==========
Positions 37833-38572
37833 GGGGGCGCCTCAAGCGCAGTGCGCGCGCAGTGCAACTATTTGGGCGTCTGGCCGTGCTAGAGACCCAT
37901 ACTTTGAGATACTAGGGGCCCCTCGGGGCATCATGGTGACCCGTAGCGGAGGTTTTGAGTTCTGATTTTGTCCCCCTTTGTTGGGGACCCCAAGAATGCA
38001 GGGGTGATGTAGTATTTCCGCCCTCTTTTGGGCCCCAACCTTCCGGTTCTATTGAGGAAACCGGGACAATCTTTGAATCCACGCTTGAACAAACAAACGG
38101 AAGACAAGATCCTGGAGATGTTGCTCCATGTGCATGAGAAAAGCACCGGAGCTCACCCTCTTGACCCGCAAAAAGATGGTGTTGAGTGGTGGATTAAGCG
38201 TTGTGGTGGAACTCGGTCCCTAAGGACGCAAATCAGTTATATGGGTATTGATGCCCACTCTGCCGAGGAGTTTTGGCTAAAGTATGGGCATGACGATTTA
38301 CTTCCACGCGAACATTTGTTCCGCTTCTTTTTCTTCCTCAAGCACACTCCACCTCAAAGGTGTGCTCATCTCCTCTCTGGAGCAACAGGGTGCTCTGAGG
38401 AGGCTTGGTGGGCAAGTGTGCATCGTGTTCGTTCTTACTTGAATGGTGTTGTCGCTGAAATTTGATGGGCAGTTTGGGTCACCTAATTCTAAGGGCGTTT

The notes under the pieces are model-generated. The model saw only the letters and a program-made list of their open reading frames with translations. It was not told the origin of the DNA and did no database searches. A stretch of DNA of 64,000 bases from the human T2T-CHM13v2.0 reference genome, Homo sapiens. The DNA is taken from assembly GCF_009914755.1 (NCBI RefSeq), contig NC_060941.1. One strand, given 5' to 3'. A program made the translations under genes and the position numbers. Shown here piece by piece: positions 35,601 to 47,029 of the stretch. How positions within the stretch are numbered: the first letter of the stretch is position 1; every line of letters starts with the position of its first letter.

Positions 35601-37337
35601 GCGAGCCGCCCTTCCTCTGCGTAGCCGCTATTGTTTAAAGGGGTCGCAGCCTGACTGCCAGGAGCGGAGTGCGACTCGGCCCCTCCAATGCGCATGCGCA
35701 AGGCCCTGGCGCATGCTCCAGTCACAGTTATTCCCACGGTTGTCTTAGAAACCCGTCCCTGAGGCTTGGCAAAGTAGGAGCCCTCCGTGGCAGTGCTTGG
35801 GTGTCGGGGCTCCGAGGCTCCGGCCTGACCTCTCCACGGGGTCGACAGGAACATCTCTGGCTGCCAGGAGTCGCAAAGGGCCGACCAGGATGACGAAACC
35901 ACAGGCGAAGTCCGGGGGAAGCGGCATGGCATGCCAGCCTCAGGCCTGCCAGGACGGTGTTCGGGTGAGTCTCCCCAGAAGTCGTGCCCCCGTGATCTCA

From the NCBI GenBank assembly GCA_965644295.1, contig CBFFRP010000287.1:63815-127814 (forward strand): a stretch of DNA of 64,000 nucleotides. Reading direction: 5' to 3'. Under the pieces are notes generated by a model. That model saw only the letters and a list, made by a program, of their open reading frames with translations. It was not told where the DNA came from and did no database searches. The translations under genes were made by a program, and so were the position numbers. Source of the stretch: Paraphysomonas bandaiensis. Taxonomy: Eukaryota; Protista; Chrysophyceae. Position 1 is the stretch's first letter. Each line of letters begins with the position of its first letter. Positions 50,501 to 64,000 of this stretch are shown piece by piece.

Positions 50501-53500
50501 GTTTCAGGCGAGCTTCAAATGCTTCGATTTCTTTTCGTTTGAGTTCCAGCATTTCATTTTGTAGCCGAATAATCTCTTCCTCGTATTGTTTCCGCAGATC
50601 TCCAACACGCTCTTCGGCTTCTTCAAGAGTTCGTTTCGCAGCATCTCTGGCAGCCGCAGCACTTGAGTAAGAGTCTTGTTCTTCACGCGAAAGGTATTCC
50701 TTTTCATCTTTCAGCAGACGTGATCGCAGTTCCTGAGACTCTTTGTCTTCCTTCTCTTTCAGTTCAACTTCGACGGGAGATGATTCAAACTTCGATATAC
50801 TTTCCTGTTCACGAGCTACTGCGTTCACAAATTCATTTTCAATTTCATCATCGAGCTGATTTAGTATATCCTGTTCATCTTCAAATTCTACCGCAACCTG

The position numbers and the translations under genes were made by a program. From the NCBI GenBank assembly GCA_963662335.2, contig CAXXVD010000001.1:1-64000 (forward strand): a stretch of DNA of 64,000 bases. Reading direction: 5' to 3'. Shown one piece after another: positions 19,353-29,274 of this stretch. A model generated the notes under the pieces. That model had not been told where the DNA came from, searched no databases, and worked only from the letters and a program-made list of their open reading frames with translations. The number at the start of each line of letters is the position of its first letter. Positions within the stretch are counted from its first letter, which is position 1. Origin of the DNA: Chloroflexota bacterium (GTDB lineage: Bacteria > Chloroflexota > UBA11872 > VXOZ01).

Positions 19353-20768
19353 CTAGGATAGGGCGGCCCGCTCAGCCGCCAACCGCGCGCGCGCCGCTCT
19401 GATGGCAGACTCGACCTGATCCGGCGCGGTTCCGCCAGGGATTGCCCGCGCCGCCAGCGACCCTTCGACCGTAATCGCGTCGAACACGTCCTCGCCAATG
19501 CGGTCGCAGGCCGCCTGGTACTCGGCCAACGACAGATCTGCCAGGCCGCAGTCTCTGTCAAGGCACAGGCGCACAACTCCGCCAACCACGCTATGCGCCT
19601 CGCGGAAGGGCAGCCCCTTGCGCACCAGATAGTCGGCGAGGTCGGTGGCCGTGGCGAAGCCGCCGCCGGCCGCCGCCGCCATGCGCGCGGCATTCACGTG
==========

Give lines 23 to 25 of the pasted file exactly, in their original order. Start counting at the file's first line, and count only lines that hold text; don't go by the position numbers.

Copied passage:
19353 CTAGGATAGGGCGGCCCGCTCAGCCGCCAACCGCGCGCGCGCCGCTCT
19401 GATGGCAGACTCGACCTGATCCGGCGCGGTTCCGCCAGGGATTGCCCGCGCCGCCAGCGACCCTTCGACCGTAATCGCGTCGAACACGTCCTCGCCAATG
19501 CGGTCGCAGGCCGCCTGGTACTCGGCCAACGACAGATCTGCCAGGCCGCAGTCTCTGTCAAGGCACAGGCGCACAACTCCGCCAACCACGCTATGCGCCT